The James Carney Group—with just two brass, two reeds, and a rhythm section—is an Ellington band for the new millennium. This, I suppose, makes Carney, the pianist and composer, a New Duke.
I exaggerate not.
Ways and Means follows 2007’s Green-Wood as a second stunning success of complex composition and compelling improvisation. The first was partly written as music to accompany a film, and it had the sound of storytelling: it did not simply spell out a melody, slather on the improvised solos, then repeat itself. Rather, Carney set up themes, counter-themes, textures and motifs, all of which were arranged to maximize drama and surprise. You could not, if you will, take your eyes off it. Additionally, Carney showed a distinct knack for layers of sound: electric and acoustic, high and low, improvised and written.
Ways and Means reinforces all of these strengths and then some. It was conceived by Carney as a full-length piece of musical cinema, containing sonic drama, conflict, and imagery. It uses even a wider range of band textures and juxtapositions. And it goes even further in exploiting a brilliant band of creative improvisers. Carney emerges from this latest effort not just as a pioneer, but also as a magician. He makes bracing new jazz into a pleasure and not just a bitter pill. Like Ellington several generations ago, Carney makes vanguard art that goes down with sensual pleasure.
It is typical of Ways and Means, for instance, that the first tune, “Nefarious Notions”, contains a long exposition of its theme, prominently featuring Ralph Alessi’s trumpet and Peter Epstein’s soprano saxophone, but follows that with solos by the other horns—Josh Roseman on trombone and Tony Malaby on tenor saxophone. The stop-start feeling of the theme generates a slinky kind of groove, but Malaby plays over a rhythm section that slowly breaks down into freedom, with Carney’s piano growing increasingly impressionistic. Then Roseman gets a legitimate funk feeling over which to play. As the theme returns, Carney gilds the final phrase with a chiming glockenspeil line—which is notable because this same glock device appears in the next tune, “Squatters”, playing in unison with the trumpet. Thus, Carney connects the songs into a flowing suite.
This canny manipulation of similarity and difference is what makes Ways and Means so cinematic and so riveting. Because “Squatters” begins with acoustic piano playing a role similar to the one it played in “Nefarious Nation”, we don’t expect the first solo to be Carney on a dirty/heavily reverbed Fender Rhodes, which then continues as the accompaniment below Epstein’s wormy, free-form soprano. When Alessi gradually takes over on trumpet, the acoustic piano returns via a melted-away rhythm. The sense that you are moving with the musicians over a changing landscape is palpable.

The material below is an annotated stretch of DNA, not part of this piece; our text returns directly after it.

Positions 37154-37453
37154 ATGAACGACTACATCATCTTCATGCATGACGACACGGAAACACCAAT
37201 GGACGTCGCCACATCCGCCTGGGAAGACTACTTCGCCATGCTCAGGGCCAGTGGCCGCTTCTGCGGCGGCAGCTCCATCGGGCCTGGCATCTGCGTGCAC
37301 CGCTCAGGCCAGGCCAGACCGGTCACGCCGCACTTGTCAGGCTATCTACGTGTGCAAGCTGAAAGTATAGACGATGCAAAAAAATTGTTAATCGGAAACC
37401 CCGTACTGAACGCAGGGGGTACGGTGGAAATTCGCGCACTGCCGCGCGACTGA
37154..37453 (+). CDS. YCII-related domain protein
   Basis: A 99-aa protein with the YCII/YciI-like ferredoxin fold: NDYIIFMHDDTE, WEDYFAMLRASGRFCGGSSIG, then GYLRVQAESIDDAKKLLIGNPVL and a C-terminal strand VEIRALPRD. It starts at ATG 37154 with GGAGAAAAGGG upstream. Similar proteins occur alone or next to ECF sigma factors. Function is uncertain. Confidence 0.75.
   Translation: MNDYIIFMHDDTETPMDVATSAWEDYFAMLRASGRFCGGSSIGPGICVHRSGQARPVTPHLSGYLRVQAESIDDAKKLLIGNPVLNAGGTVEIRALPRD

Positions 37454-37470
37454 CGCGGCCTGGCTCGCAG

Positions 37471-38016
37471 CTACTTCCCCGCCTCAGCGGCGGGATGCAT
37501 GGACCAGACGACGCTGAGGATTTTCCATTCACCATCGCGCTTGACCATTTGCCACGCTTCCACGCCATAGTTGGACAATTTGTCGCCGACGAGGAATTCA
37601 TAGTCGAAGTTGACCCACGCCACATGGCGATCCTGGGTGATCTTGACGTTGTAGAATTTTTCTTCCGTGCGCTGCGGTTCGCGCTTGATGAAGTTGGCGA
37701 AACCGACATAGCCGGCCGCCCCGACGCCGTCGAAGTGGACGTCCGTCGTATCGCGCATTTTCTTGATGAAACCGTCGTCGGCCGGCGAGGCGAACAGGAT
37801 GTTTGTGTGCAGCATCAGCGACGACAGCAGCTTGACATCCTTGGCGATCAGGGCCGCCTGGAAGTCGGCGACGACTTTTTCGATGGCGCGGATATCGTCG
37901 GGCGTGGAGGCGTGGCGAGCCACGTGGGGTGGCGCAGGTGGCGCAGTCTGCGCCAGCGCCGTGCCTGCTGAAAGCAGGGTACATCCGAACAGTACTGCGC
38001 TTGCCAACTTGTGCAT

Added to the arsenal of possibilities this time around is the tool of genuine collective improvisation. With such a brilliant band (additionally, Chris Lightcap is on bass and Mark Ferber is on drums), Carney trusts them to create three instant compositions, each strategically placed in the program and each under four minutes: focused tone poems that are framed by their context in the whole. “Champion of Honesty” emerges as a forest at dawn, a dialogue of muttered voices, both natural and metallic, slowly building to day. It is followed by the composition “Onondaga”, which uses a pastoral analog synthesizer to set up a brooding ballad theme, announced by trombone and arco bass in harmony, Carney playing like a drunken sparrow around the edges. The forest remains present, which leads into the next improvisation, “The Business End”.
Also new to Carney’s arsenal this time are passages—the start of “Onondaga” and also the opening to “Fullout”—that move more like classical music than like jazz. While the septet’s instrumentation assures that this never sounds like some third-stream experiment gone wrong, it is refreshing to hear a contemporary jazz project that is confident enough to draw on classical tropes as much as rock or funk elements.
If Ways and Means sounds too impressionistic and gauzy for you, then know that Carney paints in primary color too. “Legal Action” begins with a buzzing, aggressive, and precise synth line behind which Ferber plays hard and driving, the line then picked up by the horns. Midway through Malaby’s solo, the synth reemerges with growls and squeals dueling with free jazz saxophone, and then the synth runs a quick unison with Carney’s piano before the acoustic takes over for a solo. The closer, “Gargoyles”, begins with the kind of melodic piano work you might expect from Ben Folds or Bruce Hornsby, creating a modern instrumental pop sound that leads to Carney’s finest solo of the outing. That the journey ends with the whole band grooving in perfect consonance is just right: this is a group that has been carefully balanced and perfectly directed, with personalities emerging but a collective identity becoming clear.
That said, the James Carney Group is no dance band, and radio broadcasts around the nation will not be featuring “Pow Wow” or “Squatters” for the pleasure of millions—which is a shame. Jazz today is art music, and as such it is inevitably a minority taste. But James Carney makes the case that jazz remains an art that is both up-to-the-minute and bracing, a form that could hold your attention like Slumdog Millionaire while still enriching you inside.
With artists like Carney at the helm, who knows? The jazz renaissance seems always at hand.